Embryos were fixed overnight in 4% paraformaldehyde at 4°C and then stored until use in 100% methanol at −20°C for at least 20 min. Embryos were rehydrated through 50% methanol/50% phosphate buffered saline–0.1% Tween (PBST) wash followed by 100% PBST wash. Embryos were then digested in PBST containing 30 μg/ml proteinase K at 37°C, permeabilized with acetone at −20°C for 8 min, washed in PBST, re-fixed in 4% paraformaldehyde for 20 min, and then prepared for in situ hybridization. Embryos were incubated in hybridization buffer (5 mg/ml torula yeast tRNA, 50 μg/ml heparin, formamide 50–65%, 0.1% Tween, 5×SSC[sodium chloride-sodium citrate buffer]) for at least 1 hr at 65°C, hybridized overnight at 65°C (with the exception of radar and gdf5 probes which were incubated at 55°C), and subsequently washed in decreasing concentrations of hybridization buffer (HB) and SSC. In brief, a 20 min wash in HB was followed by 5-min washes in 66% HB/33% 2×SSC, 33% HB/66% 2×SSC, and 2×SSC, and then with 20-min washes in 0.2×SSC and 0.1×SSC. Riboprobes were visualized using anti-fluorescein Fab fragments and anti-digoxigenin Fab fragments in conjunction with Roche BM-purple (Kucenas et al.,2003; Thisse and Thisse,2008). Immunohistochemistry was performed as previously described (Nüsslein-Volhard and Dahm,2002). The following riboprobes and antibodies were used: radar (gift of Lila Solnica-krezel; Rissi et al.,1995), sox9a, sox9b (Chiang et al.,2001), gdf5 (gift of Ela Knapik; Bruneau et al.,1997), and anti-GFP antibody (Torrey Pines Biolabs).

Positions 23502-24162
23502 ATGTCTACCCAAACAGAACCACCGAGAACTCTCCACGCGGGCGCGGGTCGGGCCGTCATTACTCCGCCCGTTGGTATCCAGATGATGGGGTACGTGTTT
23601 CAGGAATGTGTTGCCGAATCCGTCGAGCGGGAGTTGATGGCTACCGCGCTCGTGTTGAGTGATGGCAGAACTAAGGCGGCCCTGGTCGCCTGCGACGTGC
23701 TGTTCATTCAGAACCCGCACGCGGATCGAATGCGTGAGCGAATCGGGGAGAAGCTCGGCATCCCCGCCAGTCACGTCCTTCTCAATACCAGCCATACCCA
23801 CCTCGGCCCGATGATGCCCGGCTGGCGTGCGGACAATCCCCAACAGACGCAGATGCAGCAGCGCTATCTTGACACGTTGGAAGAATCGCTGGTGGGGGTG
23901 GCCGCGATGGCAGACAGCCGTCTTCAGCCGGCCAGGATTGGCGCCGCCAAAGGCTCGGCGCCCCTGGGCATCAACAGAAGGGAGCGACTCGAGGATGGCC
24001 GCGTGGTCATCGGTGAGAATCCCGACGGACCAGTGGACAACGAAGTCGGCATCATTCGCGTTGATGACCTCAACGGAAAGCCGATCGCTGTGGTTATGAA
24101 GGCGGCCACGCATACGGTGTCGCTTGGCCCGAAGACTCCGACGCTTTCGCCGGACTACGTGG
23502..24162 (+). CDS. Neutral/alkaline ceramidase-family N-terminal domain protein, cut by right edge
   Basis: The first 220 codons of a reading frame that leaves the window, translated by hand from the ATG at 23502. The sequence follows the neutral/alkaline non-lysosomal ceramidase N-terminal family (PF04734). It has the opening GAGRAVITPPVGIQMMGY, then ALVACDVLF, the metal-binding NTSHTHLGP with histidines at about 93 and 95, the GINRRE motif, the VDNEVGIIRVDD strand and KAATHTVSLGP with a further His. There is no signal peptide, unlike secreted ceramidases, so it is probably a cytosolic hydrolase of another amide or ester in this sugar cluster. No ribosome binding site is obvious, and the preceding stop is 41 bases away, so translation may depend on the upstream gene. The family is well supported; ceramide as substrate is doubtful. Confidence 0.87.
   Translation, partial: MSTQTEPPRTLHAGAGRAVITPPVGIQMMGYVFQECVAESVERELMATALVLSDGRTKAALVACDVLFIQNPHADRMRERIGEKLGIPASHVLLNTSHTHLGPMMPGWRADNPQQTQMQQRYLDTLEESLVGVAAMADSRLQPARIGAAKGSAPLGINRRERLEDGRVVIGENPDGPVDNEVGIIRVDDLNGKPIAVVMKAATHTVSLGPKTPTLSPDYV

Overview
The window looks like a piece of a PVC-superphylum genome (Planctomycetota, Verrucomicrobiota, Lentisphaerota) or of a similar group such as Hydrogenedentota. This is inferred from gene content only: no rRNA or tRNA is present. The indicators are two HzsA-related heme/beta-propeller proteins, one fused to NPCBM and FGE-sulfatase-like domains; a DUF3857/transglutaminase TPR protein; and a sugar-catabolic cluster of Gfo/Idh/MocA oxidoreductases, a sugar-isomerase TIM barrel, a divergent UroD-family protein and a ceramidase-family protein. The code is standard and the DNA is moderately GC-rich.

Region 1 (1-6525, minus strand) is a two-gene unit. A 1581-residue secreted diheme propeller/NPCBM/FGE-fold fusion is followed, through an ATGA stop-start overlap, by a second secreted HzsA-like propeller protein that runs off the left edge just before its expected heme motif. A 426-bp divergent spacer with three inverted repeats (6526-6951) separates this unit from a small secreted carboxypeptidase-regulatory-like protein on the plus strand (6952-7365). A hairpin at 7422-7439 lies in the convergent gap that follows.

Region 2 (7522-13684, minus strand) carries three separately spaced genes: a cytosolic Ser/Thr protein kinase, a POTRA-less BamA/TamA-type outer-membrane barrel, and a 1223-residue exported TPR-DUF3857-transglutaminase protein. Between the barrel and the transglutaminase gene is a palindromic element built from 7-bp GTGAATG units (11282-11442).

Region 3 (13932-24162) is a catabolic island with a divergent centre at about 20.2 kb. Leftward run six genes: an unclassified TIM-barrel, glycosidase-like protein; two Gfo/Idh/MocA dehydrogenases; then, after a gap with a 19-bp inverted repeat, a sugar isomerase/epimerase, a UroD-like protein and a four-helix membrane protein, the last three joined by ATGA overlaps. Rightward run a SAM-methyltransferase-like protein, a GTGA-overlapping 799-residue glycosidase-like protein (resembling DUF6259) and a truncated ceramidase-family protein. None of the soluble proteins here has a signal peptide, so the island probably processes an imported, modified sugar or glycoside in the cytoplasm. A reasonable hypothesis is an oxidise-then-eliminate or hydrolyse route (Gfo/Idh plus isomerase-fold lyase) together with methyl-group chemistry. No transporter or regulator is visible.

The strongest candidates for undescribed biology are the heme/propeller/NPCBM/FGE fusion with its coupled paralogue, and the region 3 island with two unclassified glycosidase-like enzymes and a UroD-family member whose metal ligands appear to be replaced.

We thank Bruce Appel, Ela Knapik, Lila Solnica-Krezel, and Jason Jessen for use of equipment, reagents, and helpful advice. We also thank David Melville and Ela Knapik for assistance with collagen immunohistochemistry and confocal microscopy. We thank the Vanderbilt University Light Hall Zebrafish Core Facility and Amanda Goodrich for animal maintenance and Yue Hou for technical assistance. We thank Sarah Kucenas, Andrew Latimer, Dina Myers-Stroud, Swapnalee Sarmah, Corey Snelson, and Wen-Der Wang for technical expertise and troubleshooting. We thank members of the Mortlock lab for advice and comments on the manuscript. D.P.M. was supported by the NIH and N.R. was supported by an NIH supplement award and a NIH Genetics Training Grant.